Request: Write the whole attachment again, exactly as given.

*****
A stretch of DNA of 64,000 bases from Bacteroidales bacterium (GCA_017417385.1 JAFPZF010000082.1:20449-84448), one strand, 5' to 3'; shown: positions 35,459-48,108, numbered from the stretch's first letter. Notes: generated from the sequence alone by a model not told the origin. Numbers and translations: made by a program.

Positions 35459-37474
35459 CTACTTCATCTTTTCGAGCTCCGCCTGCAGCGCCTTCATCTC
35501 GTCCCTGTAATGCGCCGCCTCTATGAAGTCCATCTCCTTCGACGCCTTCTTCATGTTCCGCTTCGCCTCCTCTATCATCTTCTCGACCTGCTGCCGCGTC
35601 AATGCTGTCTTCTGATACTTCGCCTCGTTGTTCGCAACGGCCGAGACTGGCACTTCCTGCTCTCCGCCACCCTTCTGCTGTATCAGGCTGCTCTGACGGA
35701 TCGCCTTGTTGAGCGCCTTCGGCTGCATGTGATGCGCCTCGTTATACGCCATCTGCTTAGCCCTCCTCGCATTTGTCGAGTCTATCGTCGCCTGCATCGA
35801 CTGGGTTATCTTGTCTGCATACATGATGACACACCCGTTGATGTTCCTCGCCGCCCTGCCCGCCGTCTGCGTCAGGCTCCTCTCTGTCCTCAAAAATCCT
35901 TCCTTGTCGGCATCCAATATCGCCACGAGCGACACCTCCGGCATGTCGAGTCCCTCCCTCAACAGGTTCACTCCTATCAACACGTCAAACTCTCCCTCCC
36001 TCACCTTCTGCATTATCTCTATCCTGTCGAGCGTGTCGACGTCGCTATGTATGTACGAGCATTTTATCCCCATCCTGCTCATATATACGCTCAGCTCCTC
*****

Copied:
A stretch of DNA of 64,000 bases from Bacteroidales bacterium (GCA_017417385.1 JAFPZF010000082.1:20449-84448), one strand, 5' to 3'; shown: positions 35,459-48,108, numbered from the stretch's first letter. Notes: generated from the sequence alone by a model not told the origin. Numbers and translations: made by a program.

Positions 35459-37474
35459 CTACTTCATCTTTTCGAGCTCCGCCTGCAGCGCCTTCATCTC
35501 GTCCCTGTAATGCGCCGCCTCTATGAAGTCCATCTCCTTCGACGCCTTCTTCATGTTCCGCTTCGCCTCCTCTATCATCTTCTCGACCTGCTGCCGCGTC
35601 AATGCTGTCTTCTGATACTTCGCCTCGTTGTTCGCAACGGCCGAGACTGGCACTTCCTGCTCTCCGCCACCCTTCTGCTGTATCAGGCTGCTCTGACGGA
35701 TCGCCTTGTTGAGCGCCTTCGGCTGCATGTGATGCGCCTCGTTATACGCCATCTGCTTAGCCCTCCTCGCATTTGTCGAGTCTATCGTCGCCTGCATCGA
35801 CTGGGTTATCTTGTCTGCATACATGATGACACACCCGTTGATGTTCCTCGCCGCCCTGCCCGCCGTCTGCGTCAGGCTCCTCTCTGTCCTCAAAAATCCT
35901 TCCTTGTCGGCATCCAATATCGCCACGAGCGACACCTCCGGCATGTCGAGTCCCTCCCTCAACAGGTTCACTCCTATCAACACGTCAAACTCTCCCTCCC
36001 TCACCTTCTGCATTATCTCTATCCTGTCGAGCGTGTCGACGTCGCTATGTATGTACGAGCATTTTATCCCCATCCTGCTCATATATACGCTCAGCTCCTC